Console.WriteLine("Exception: " + exc.Message);

                              }

                              finally

                              {

                              }

                        }

                  }

            }

      }

WinFS standalone died, So what
As everyone and their brother in the development community knows, Microsoft has killed off the standalone version of WinFS for Windows.  Instead, they are going to integrate WinFS with Sql Server or something else and come out with a better product that will.........blah, blah, blah.

I honestly have to say, so what.  Personally, I am glad that they have pulled.  Have you ever used Lookout to do full-text searching in Outlook?  It is painful to see the processor on my laptop spike to 100% for hours as it tries to reindex my email.  Ever had a system run a full text index in sql server.  Thats another situation where the processor spikes to 100% for a long time (even when its setup up correctly).  Thanks, but I think I'll keep my processor.  WinFS on the desktop is probably just too much to handle for today's processors.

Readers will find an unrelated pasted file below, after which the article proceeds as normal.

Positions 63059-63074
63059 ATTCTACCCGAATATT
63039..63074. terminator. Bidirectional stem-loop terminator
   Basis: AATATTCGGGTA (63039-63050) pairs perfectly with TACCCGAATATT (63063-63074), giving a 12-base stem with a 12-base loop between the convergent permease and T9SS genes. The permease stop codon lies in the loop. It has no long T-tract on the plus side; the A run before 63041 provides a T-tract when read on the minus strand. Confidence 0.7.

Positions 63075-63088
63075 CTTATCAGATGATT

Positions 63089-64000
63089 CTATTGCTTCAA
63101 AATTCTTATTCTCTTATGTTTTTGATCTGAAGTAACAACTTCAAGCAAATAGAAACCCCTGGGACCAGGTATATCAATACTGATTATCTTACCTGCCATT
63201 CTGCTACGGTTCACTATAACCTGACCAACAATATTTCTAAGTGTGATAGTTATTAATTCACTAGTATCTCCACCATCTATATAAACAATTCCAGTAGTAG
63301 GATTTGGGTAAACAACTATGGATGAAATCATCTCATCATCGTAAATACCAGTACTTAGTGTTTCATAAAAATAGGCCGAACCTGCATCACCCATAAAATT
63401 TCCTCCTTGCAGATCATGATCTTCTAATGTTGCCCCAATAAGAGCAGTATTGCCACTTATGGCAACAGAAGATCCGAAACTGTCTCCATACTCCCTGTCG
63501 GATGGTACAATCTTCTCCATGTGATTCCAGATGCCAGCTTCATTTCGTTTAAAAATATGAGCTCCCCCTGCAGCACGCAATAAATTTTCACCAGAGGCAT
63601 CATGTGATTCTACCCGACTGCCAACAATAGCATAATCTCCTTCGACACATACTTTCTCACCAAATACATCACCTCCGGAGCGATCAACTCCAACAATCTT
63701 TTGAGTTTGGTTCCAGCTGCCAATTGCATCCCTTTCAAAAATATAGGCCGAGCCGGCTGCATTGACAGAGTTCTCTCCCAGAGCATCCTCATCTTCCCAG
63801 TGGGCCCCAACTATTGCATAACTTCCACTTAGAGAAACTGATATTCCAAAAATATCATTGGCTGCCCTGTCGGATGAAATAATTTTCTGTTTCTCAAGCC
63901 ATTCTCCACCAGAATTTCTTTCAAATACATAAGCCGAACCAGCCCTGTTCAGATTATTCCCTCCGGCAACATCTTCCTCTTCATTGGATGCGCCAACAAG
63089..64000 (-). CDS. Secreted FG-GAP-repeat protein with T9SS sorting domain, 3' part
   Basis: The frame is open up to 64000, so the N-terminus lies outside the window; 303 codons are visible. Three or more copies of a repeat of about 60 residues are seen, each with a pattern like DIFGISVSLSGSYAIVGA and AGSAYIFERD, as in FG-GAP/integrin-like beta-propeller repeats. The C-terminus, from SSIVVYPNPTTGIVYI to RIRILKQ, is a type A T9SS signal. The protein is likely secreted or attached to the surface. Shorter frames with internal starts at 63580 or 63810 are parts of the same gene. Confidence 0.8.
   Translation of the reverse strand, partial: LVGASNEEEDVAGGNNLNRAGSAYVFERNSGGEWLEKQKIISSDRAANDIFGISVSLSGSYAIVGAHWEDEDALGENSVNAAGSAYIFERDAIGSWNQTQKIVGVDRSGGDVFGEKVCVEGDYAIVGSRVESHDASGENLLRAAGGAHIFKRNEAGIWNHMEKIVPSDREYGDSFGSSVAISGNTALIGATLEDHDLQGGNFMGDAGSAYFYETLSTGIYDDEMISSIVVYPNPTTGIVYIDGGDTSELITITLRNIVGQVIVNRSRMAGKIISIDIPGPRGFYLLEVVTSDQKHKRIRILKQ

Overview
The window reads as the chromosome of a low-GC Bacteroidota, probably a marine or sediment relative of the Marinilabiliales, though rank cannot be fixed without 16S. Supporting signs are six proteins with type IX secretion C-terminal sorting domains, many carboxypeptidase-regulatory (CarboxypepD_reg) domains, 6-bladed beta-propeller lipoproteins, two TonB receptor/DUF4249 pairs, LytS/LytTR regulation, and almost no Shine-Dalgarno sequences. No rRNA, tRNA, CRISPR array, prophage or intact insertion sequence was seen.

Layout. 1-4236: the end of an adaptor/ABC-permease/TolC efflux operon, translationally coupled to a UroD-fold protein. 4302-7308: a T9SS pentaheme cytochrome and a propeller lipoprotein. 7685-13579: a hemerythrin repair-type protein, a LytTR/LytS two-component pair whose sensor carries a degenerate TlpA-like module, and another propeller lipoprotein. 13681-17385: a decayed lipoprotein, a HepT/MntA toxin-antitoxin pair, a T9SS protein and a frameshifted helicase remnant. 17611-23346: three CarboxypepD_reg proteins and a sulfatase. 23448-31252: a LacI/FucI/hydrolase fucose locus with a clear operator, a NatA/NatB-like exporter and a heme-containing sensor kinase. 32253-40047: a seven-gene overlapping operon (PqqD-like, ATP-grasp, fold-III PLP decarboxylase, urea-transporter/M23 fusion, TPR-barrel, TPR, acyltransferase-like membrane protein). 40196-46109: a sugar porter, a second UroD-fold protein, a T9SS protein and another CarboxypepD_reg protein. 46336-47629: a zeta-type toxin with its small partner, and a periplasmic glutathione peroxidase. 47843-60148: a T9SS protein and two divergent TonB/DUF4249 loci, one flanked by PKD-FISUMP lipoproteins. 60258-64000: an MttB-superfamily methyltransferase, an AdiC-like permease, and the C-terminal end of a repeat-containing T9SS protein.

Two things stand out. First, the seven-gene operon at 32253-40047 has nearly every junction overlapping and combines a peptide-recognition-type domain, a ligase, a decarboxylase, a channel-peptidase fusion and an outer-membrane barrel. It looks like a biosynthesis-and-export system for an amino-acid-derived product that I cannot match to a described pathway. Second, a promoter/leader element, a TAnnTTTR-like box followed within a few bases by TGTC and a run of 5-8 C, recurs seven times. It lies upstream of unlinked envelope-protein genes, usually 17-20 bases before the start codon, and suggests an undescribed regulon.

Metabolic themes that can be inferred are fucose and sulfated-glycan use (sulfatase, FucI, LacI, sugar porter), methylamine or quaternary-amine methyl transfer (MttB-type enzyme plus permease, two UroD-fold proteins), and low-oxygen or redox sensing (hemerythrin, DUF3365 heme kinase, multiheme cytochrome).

http://morewally.com/cs/blogs/wallym/archive/2006/06/29/104.aspx
ASP.NET Podcast Show #56 - Paul on Atlas and Load Testing
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Show Notes:
  • Personal Update
    • Work with Atlas
    • Getting a 4th degree black belt.
  • Work
  • Listener shout out to Peter Tassell
  • Web Load testing
    • Load testing for 10,000 concurrent users
    • Visual Studio Team Test, Perfmon, Excel
    • Strengths/likes, difficulties
    • Why 10,000 concurrent users?
    • Ideal setup of test rig
    • Setting up controllers, test agents
    • Automated recording and gathering of test data
    • Scheduling tips
Macs don't get no love
Code Camp Videos
I just ran across these the other day and I have to post about.  It looks like Russ Fustino (mostly Russ) and Joe Healy are producing videos of some of the Code Camps that they are involved with.  Wow, are they into community or what?!?  I love the music that Russ puts with them.
http://www.devfish.net/FullBlogItemView.aspx?BlogId=198
http://www.jaxdug.com/codecamp/JacksonvilleCodeCampPubClubs.wmv
http://www.netpubclub.net/Portals/0/Tampa/CodecampTampa2005.wmv
http://www.fladotnet.com/codecamp/codecamp_2005/codecamp.wmv

Doug Turnure's sample code and presentation files from Multi-threading in .NET

Doug came to Knoxville and did a really good talk on Multi-threading in .NET.  I have uploaded his sample code and presentation to my site, if you are interested in reading it.

Zip file with the presentation and source code: http://morewally.com/cs/files/4/presentations/entry90.aspx